Skip to main content

Boost for community projects

19 Sep 2019

Local Landcare groups have shared in more than $250,000 to carry out environmental projects that improve biodiversity and land health across the catchment.

Each year, the Victorian Government offers Victorian Landcare Grants through a competitive grants process run by their catchment management authorities.

This year, the government has allocated, through Catchment Management Authorities, $2.8 million to more than 500 groups.

In the North Central region, 65 applicants were successful, with 18 project grants and 47 support grants funded.

“Every group that applied must be congratulated for their commitment to their communities and their environment, as, yet again, the quality of the projects seeking funding was impressive,” North Central Catchment Management Authority (CMA) Regional Landcare Coordinator Tess Grieves said.

“This year we were thrilled to receive a one-off funding boost of almost $100,000. While it’s not a huge amount of money, it certainly makes a huge impact in a program like Landcare.

“The additional funding almost doubled the successful projects this year and extends greater support to Landcare groups and the local communities’ priority environmental projects.”

One of the highlights of this year’s successful grants applicants was the Malmsbury District Landcare Group’s project titled ‘Willows and Wombats – A War on Weeds or a Wildlife Wasteland?’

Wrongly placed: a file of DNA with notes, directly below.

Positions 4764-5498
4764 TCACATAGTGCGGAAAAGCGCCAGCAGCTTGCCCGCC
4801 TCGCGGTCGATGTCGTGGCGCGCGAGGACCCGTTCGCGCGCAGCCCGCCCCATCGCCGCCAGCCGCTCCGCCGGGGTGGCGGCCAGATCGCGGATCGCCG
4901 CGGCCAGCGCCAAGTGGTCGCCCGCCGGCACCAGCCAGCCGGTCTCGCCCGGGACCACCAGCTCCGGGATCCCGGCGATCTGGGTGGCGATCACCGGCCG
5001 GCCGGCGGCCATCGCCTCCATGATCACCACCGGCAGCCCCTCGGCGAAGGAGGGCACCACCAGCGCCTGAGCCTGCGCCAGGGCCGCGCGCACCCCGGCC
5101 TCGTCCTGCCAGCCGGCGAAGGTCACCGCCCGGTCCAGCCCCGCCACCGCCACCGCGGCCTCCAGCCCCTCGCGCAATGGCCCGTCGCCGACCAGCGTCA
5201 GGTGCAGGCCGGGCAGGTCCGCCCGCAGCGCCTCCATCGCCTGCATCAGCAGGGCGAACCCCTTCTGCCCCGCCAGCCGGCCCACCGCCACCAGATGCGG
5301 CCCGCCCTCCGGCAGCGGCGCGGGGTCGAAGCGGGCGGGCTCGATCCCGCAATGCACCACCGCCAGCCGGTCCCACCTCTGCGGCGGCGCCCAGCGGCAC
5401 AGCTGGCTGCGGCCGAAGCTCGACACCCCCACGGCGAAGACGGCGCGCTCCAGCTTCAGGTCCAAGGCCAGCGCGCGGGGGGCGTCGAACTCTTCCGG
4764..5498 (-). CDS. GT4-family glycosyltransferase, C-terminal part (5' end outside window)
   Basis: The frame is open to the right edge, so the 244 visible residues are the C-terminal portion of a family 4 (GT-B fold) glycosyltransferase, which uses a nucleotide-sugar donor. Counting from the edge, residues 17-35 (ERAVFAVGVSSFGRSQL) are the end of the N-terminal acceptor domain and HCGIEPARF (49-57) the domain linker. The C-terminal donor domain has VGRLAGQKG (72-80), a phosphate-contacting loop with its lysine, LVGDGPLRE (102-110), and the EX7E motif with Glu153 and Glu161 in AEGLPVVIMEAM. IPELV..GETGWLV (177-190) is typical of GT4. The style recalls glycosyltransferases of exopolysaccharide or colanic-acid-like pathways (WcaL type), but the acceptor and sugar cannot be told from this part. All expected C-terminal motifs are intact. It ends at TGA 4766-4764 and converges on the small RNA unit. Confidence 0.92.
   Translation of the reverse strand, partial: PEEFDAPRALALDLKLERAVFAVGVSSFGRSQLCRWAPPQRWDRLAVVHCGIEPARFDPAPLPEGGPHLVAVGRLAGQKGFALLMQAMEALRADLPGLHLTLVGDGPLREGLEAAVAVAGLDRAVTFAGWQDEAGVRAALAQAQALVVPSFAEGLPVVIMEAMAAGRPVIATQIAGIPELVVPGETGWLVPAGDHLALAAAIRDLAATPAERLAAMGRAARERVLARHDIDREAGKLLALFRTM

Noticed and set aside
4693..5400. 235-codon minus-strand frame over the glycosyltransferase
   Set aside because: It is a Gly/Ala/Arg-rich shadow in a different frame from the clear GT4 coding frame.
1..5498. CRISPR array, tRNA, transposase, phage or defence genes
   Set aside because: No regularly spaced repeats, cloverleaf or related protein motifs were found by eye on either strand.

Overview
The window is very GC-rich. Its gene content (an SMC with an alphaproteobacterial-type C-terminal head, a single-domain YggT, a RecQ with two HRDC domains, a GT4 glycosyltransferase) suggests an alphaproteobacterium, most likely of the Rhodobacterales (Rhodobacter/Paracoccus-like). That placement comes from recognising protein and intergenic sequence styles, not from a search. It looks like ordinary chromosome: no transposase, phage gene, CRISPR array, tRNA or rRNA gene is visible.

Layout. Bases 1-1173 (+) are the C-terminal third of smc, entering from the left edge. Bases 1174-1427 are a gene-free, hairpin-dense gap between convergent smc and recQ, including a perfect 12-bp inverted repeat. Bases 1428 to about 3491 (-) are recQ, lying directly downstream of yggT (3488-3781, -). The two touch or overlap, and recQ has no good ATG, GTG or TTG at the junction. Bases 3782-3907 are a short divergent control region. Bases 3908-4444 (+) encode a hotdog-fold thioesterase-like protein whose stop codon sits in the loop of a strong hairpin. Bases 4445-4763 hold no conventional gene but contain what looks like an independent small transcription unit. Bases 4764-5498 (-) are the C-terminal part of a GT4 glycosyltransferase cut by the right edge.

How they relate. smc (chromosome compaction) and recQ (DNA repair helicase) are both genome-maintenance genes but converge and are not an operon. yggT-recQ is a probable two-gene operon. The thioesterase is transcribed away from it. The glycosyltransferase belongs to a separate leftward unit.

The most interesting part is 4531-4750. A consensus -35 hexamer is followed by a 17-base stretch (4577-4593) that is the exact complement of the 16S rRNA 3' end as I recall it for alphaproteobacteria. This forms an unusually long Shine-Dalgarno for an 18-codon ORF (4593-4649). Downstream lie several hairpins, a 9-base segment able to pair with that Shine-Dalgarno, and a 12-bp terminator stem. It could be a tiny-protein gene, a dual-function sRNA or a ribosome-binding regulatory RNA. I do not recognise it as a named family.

“Malmsbury and District Landcare Group have recently received the Landcare Community Group Award at the recent Victorian Landcare Awards,” Ms Grieves said.

“This funded project is another feather in their cap and builds on past successes, engages new landholders and local school students so everyone can share in the future of Malmsbury’s environment.”

The group received a grant of $20,000 to tackle the last major weed infestation on the Malmsbury Common and build on past efforts.

Recent camera surveys have established the presence of wombats in the area next to the willows and their burrows will be threatened by the erosion of the riverbank that comes as the willows grow and start to alter the stream flow.

Minister for Environment Lily D’Ambrosio said the grants are helping to implement the Government's long-term biodiversity plan – Protecting Victoria's Environment – Biodiversity 2037.

“Our volunteers are invaluable, and these grants will allow them to continue to make a significant difference at a grassroots level,” she said

“Landcare has been an institution in Victoria for the past 30 years and this funding boost will ensure it continues to make a significant contribution to both the environment and the economy.”

“We’ve invested more than $9 million each year of the program so communities can enjoy our precious natural environment for years to come.”


Full list of the successful grants is at


Photo caption: Malmsbury and District Landcare Group members John Walter and Jan Taylor. PHOTO: Sandy Scheltema.